Things You'll Need
Using enamel paint on wood allows the surface to last longer, and is ideal for high-traffic areas like stairways, wooden patios and porches. It also works well on furniture, and creates an easy-to-clean surface for tables and chairs. The thick coverage also makes enamel paint effective on wood, since it covers stains and lower-quality materials. If you want to improve the look of your favorite table or chair, adding a new coat of enamel paint will make it look as good as new.
Sand the wood gently with fine-grit sandpaper. This will smooth out any edges or ridges in your piece of furniture. Since glossy enamel paint accentuates everything, it is important to prepare wood thoroughly before painting with enamel.
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Paint the furniture with an undercoat primer and a brush. Choose a white undercoat or one that matches your enamel color. Avoid using a darker undercoat than the desired enamel, since it may show through the enamel paint.
Brush the undercoat onto the furniture with a quality, natural-haired brush. Keep the brush strokes along the same direction as the wood grain, and keep strokes even and smooth. Brush strokes should disappear once the undercoat begins to dry. Allow the undercoat to dry for three or four days.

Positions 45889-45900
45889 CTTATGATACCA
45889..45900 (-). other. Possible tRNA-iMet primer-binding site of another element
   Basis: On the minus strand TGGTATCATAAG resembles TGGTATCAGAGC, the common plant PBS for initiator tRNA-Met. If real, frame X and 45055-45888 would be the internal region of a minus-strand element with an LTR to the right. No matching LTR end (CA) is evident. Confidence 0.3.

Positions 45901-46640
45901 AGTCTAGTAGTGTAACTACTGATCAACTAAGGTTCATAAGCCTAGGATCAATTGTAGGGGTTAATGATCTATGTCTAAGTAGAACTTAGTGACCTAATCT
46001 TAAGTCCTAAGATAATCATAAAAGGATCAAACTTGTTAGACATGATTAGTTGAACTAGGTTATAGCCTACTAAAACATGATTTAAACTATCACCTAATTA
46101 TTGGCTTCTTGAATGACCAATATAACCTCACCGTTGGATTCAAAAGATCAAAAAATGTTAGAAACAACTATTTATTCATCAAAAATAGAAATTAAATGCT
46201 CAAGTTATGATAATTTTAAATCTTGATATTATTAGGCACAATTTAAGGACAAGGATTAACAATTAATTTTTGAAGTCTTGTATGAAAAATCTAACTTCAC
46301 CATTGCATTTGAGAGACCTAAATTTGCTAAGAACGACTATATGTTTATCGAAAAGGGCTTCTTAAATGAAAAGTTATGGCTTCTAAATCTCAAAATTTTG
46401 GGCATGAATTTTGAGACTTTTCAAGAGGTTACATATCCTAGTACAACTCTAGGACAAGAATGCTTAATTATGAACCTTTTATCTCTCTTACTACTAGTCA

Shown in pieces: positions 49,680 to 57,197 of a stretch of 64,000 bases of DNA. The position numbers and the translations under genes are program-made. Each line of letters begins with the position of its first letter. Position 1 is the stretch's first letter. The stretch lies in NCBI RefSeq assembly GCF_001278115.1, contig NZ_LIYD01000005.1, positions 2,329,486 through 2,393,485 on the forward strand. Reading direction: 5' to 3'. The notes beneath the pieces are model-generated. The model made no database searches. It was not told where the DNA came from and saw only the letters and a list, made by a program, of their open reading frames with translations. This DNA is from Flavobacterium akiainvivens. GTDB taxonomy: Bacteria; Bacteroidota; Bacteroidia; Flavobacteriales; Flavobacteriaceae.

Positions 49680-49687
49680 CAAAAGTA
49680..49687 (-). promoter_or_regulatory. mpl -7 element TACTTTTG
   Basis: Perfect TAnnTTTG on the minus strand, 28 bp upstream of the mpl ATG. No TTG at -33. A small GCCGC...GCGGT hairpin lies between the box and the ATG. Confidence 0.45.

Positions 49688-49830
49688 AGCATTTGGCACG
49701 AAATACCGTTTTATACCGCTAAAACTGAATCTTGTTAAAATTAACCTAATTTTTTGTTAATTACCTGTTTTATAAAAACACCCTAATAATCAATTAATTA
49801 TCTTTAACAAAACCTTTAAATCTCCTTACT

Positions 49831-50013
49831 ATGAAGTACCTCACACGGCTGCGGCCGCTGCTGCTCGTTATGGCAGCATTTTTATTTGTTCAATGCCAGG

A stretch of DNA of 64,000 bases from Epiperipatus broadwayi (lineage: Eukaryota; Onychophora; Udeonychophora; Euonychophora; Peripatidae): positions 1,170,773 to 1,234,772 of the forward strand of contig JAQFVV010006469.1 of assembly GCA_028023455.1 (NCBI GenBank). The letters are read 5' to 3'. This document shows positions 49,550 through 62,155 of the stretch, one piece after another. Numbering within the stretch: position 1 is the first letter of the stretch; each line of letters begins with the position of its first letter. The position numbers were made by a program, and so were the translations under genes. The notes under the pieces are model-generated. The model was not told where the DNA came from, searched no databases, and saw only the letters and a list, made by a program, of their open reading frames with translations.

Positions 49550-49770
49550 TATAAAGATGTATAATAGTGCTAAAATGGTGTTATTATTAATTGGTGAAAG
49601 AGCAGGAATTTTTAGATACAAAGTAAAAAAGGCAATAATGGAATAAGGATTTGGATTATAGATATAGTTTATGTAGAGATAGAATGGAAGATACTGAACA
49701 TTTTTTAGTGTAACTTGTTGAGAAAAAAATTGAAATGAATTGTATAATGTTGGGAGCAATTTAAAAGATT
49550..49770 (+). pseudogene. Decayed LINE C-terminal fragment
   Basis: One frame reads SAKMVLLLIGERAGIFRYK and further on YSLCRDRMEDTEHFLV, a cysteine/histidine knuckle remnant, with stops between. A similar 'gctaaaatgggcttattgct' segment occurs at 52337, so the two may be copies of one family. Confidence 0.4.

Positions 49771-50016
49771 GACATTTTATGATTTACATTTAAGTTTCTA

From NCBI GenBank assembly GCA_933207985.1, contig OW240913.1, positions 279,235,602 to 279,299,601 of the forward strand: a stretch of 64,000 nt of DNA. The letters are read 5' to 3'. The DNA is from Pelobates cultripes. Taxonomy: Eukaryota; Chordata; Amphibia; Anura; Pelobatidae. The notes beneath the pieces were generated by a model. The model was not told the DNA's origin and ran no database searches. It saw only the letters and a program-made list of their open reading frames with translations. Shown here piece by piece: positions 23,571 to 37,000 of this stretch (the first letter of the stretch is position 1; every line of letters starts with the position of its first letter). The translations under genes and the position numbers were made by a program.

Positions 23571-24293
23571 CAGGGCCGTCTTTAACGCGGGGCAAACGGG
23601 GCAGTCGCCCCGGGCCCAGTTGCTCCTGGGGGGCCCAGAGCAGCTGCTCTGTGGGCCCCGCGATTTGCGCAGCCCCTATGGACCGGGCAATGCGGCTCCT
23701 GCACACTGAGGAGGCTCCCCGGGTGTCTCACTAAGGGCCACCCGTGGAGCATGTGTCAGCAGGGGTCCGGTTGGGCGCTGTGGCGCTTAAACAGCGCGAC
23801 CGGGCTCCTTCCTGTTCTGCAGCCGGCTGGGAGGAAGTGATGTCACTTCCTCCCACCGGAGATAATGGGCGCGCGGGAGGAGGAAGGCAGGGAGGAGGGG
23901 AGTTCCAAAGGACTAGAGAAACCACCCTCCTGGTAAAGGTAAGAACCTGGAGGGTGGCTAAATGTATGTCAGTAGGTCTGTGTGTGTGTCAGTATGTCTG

Run fine-grit sandpaper over the surface. Wipe down any dust from the furniture thoroughly with a dry cloth before beginning to paint with the enamel.
Paint the furniture with the enamel paint and a quality paintbrush. Use long, even strokes to apply the paint and avoid putting too much paint onto the brush to keep the coats from getting too thick in some areas. Brush marks will begin to fade once the paint dries. Allow the coat to dry for a week.
Sand the surface with fine-grit sandpaper and wipe off with a dry cloth. Add a second coat of enamel paint, and then allow to dry for a week before using. If you want a heavy-duty application, repeat the process a third time.